Tuesday, 2 October 2012

Days Of Heaven

A phenomenal film, partly for its charming cast and tragic story, but mostly for the absolutely stunning visuals. It's an experience, worth embarking on twice, and it's also one damn pretty picture.

Terrence Malick is possibly the most interesting filmmaker working today. His first picture was Badlands in 1973, which garnered him critical acclaim in America and internationally. It took him five more years - until 1978 - to finish his second film, Days Of Heaven. After that, he moved to France, and stopped making films for twenty years. In 1998 he came out with The Thin Red Line, again to wide acclaim. Since then he has made The New World (2005), The Tree Of Life (2011), and To The Wonder (as yet unreleased).

What's fascinating about him is that despite garnering such critical and commericial success - and being known even by artsy European directors as a great director - there's reletively little known about him. He doesn't seem to do public interviews, or offer comment on puzzling aspects of his films. He just makes them, and sets them loose upon the world.

Ok, if you haven't seen a Terrence Malick film (or if you have and it just flew over your head), it helps to know that he has a background in philosophy. Specifically, he translated the work of Martin Heidegger, but that's neither here nor there. What's important is how this influences his films.

So we come to Days Of Heaven. Set in the 1910s, in the Texas pan-handle (that is, farming country), the film basically consists of a love triangle between Bill and Abbey and the farmer who hires them. While on the run from Chicago to a farm to work, Bill has his girlfriend pose as his sister. When the farmer takes a liking to Abbey, Bill encourages her to get closer to him, knowing that the farmer has a terminal illness and won't live much longer. As you can imagine, this leads to all sorts of comedic situations, and hilarity ensues.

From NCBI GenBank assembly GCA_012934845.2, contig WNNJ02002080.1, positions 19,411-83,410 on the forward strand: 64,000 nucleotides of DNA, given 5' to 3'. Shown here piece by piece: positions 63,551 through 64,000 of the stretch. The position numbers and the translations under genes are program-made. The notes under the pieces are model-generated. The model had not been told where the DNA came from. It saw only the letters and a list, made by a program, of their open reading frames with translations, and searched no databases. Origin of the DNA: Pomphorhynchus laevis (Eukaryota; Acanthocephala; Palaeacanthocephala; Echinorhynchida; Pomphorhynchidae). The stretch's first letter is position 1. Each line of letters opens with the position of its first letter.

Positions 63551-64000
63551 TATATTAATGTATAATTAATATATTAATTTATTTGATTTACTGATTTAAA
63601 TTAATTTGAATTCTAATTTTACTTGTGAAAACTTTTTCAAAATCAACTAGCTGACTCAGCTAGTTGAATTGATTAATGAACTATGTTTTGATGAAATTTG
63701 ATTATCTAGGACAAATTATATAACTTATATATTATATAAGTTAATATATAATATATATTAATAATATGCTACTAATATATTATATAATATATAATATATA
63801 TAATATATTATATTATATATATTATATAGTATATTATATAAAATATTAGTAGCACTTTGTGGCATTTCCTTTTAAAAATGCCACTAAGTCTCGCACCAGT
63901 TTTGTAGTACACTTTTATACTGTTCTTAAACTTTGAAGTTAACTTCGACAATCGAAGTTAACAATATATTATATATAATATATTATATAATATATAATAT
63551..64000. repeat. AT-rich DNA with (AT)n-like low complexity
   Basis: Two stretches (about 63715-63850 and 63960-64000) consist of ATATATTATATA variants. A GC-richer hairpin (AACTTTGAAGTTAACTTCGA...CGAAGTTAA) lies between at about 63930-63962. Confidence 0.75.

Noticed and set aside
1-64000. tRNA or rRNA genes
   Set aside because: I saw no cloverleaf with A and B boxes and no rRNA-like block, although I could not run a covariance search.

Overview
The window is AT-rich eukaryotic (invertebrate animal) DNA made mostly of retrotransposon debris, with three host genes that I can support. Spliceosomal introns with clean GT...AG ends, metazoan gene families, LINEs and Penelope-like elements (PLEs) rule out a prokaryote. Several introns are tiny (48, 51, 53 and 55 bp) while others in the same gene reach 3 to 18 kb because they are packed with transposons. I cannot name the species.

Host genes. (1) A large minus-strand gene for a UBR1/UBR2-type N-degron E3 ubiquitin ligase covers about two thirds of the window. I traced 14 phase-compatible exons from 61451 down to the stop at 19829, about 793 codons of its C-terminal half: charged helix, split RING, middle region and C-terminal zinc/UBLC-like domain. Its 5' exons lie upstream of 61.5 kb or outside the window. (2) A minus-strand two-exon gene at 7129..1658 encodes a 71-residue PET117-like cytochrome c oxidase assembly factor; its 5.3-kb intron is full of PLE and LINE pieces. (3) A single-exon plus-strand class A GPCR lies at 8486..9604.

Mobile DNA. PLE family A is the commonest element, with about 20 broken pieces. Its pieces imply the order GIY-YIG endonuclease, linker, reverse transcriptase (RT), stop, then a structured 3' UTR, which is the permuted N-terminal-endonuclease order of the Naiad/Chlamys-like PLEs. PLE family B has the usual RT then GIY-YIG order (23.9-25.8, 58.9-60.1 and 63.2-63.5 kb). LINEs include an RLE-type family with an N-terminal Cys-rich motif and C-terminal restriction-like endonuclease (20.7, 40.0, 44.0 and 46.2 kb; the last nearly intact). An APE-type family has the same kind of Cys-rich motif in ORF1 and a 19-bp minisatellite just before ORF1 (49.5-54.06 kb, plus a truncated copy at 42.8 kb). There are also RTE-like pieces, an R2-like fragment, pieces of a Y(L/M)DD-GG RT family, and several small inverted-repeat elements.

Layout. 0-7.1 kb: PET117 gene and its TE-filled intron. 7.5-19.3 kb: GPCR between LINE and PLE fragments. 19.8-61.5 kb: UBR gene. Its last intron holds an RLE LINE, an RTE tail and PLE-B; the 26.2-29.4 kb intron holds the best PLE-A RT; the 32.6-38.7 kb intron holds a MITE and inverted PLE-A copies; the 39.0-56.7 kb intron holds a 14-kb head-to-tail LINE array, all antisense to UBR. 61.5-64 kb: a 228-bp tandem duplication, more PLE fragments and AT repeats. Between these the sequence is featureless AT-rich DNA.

I kid, of course. The film is almost totally serious but not, as its tragic plotline might suggest, pessimistic or 'sad'. Malick has such an eye for natural beauty, and captures mesmerising scenes of the vast open plains, industrial landscapes, animals, plants people... everything is just so beautiful. It's probably the most criticized aspect of the film: why did he make it so darn pretty?

Bills real sister, Linda, narrates the film in fragments, often going on random tangents and talking about anything from a patch of scenery, to the end of the world (her performance, by the way, is marvellous). Continuity is not strict as it is in most films. The farmer rides out on horseback at night, and arrives to talk to Bill sometime during daylight. It doesn't matter, the film is not about details, or a meticulous storyline, it's about poetry.

It's a lyrical film, one that deals with human tragedy and passions reflected on an epic scale by the environment. The sun burns orange over the dusty plains as the little people frolick in the fields. The train moves accross the screen puffing little wisps of smoke into the vast blue sky above. Insects are shot in extreme close-up, their spindly legs and figiting mandibles dig into everything they touch.

And at the centre of it all is Malick, the ultimate auteur, formulating every unconventional cut, every breathtaking setpiece to create a master work of arresting beauty, reflective quiet, and phenomenal power.

You will probably watch this film and say 'eh, it's ok'

But trust me, this is one of those rare films that gets better with every viewing.

And holy smokes, it is pretty.